Submit your skincare questions to Dr. Agnes, CEO of Herborium and natural medicine expert
As seasons change, so does our skin—and it's
not always for the better. Along with the usual dryness caused by winter, some
people find that they break out more during the wintertime. So, how should you
take care of your skin during the wintertime? There are a few things that you
can do to ensure that your skin is hydrated and breakout-free all winter long,
and glowing by the time spring rolls around.
The main thing that cold, dry air does to skin
is it damages the acid mantle. Our skin’s acid mantle is responsible for
helping skin regulate moisture and protect the skin from external bacteria that
could cause acne.
Acne-prone skin already has lower
levels of ceramides, essential molecules that keep skin healthy. In
the wintertime, these levels fall even lower contributing to even more skin
water loss and possibly opening up the skin to more acne. To keep your skin
healthy all winter long, it’s crucially important to ensure that your acid
mantle stays intact—and here’s how to do that.
While foaming cleansers and body washes are
great for getting your skin super fresh and clean, they can sometimes be a
little too much during the wintertime. Making a seasonal switch to a gentle,
non-sudsy cleanser will help acne-prone skin stay healthy during the
wintertime. You can tell if a foaming cleanser is starting to be a little too
drying if your skin feels tight right after washing—while your skin should feel
clean, it shouldn't ever feel too tight afterward. If your skin feels like this
all year round, that's a good sign you should change your cleanser in the first
place to a more gentle formula.
Clay masks are amazing for decongesting pores
and absorbing excess sebum. However, they can be overdrying for skin during the
wintertime. Skip clay masks altogether during the winter and swap them out for
more moisturizing sleeping masks or sheet masks. Sleeping masks are kind of
like heavy moisturizers that you're meant to use at the end of your skincare
They lock everything in to make your skin
super smooth and soft in the morning—they're super easy to use, too. Sheet
masks are designed to be used during your routine, somewhere between cleansing
and your final moisturizer. They're basically masks that are drenched in 30ml
of serum that seriously hydrates the skin—just don't forget to lock them in
with a good occlusive after, which leads to our next point.
One of the best things to do is double up on
using a good humectant (like hyaluronic acid) and an occlusive to really seal
the moisture into your skin. Humectants draw moisture to the epidermis from
both deeper levels of the skin (the dermis) and from the environment. The most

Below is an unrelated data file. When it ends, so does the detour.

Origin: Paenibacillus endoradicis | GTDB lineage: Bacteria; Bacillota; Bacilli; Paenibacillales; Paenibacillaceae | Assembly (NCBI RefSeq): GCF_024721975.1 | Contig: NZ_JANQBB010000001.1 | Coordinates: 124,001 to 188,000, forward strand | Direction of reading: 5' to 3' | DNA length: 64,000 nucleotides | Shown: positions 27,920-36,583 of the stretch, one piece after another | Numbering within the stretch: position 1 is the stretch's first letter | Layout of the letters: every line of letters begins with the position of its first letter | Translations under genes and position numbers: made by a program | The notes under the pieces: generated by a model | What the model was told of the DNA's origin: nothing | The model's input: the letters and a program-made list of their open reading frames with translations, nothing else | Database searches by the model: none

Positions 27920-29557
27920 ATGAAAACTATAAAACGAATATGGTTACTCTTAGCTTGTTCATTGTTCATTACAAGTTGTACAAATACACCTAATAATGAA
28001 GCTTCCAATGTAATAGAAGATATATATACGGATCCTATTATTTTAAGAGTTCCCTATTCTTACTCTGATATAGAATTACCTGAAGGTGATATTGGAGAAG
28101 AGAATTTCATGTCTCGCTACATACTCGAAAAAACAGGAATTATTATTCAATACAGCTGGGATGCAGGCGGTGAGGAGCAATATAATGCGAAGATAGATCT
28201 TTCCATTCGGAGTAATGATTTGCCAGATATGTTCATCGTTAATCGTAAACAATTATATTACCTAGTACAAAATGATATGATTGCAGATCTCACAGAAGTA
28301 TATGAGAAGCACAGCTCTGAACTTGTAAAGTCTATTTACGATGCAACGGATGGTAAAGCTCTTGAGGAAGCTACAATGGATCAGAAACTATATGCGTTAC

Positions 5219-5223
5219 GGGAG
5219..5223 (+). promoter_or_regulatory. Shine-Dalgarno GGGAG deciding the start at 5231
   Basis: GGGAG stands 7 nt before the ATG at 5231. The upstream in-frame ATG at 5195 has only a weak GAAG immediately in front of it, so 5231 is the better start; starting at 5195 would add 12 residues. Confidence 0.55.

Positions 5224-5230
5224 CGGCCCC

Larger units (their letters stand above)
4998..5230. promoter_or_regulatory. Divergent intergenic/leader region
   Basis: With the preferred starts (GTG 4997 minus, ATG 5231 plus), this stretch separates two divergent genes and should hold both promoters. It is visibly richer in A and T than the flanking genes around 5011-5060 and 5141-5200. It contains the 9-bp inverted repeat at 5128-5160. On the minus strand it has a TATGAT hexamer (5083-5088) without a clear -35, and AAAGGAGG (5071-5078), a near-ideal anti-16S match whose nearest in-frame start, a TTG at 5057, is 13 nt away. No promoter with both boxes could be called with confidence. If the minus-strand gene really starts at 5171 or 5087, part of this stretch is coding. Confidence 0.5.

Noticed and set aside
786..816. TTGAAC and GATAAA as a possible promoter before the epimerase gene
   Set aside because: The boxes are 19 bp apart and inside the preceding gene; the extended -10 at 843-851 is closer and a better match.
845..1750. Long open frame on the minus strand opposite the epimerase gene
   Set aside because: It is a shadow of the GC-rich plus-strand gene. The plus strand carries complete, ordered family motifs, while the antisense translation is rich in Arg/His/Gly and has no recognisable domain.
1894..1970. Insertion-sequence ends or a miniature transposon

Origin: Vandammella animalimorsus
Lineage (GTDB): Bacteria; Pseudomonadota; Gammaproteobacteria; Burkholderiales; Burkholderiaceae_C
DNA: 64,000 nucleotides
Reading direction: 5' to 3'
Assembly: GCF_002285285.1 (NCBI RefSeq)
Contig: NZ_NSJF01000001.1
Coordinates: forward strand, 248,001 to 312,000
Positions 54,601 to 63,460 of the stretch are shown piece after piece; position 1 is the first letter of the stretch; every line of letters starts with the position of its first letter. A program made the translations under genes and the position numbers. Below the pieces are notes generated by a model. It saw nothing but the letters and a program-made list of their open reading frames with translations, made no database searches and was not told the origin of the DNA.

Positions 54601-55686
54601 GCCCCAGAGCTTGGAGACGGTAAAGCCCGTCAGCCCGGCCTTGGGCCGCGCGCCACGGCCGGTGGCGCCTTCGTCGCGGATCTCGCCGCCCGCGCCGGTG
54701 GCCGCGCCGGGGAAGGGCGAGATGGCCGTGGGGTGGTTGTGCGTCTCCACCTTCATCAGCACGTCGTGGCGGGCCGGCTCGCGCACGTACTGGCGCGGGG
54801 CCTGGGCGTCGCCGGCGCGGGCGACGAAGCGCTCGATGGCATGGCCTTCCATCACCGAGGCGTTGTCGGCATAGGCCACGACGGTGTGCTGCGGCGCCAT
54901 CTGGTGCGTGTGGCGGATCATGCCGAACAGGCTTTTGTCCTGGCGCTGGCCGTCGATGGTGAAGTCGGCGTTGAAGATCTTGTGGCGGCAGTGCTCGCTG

famous humectant ingredient is hyaluronic acid. There’s a right and a wrong way
to use humectants, too—if you’re using them in a low humidity environment, then
it’s an absolute necessity to seal it in with an occlusive. Otherwise, there
isn’t enough moisture for your skin to pull from the air and your skin could
get even drier!
Using an occlusive anyway (such as petroleum
jelly) is a great way to prevent trans-epidermal water loss, aka TEWL. I know
what you're thinking—isn't that stuff the worst for acne-prone skin? The thing
is, Vaseline is actually non-comedogenic so it's not likely to break skin out.
All opinions aside, Vaseline is a great occlusive to keep moisture in skin and
dryness out, especially during the wintertime.
While a super hot shower sounds amazing on a
cold winter's day, they're actually not the best for your skin. The super hot
water dries and irritates skin—not what we want! It's thought that very hot
water dries skin out by making our natural oils much easier to wash off. Our
natural skin oils are our baseline moisture protection from the environment,
and when it's stripped away, the skin is left prone to moisture barrier damage.
Now, this doesn't mean you need to take cold showers—it just means that it's
important to be mindful of the temperature of water you use while showering.
Humidifiers are a great way to change the
moisture levels in the air from overly drying to comfortable for skin. Don't
underestimate how much a dry environment affects your skin! In the wintertime,
not only are things cold and dry on the outside, but central heating also dries
out the air inside your home. That's a double-dose of dryness, but luckily it
can be easily fixed with a humidifier. Run one at night in the bedroom, or even
use a mini one at your desk. Humidifiers also help battle the spread of illness
by preventing dry sinuses—when our sinuses are dry, they're more vulnerable to
Sometimes, you just need a moisture top-up. My
solution? I've emptied a little bit of my fave moisturizer into a travel
container and I carry that with me on the go. When my face has been super dry
and on the verge of cracking off, reapplying moisturizer goes a long way. This
goes for the skin on all of the body too—especially hands that dry out with
hand washing. Remember, a healthy moisture barrier = less acne during the
wintertime, so keep those moisture levels up!
This is one that not a lot of people realize
but is super important. When we wear beanies and scarves during the winter,
there's naturally a little bit of dead skin cell and sebum build-up on the
fabric—whether or not we can see it. They build up in places where the fabric
touches are skin, and over time they can cause acne where it touches! The
solution? Swap out scarves, beanies, and even coats with collars that may touch
your face frequently—I would go for at least every two days, but maximum a week
to avoid any extra winter acne.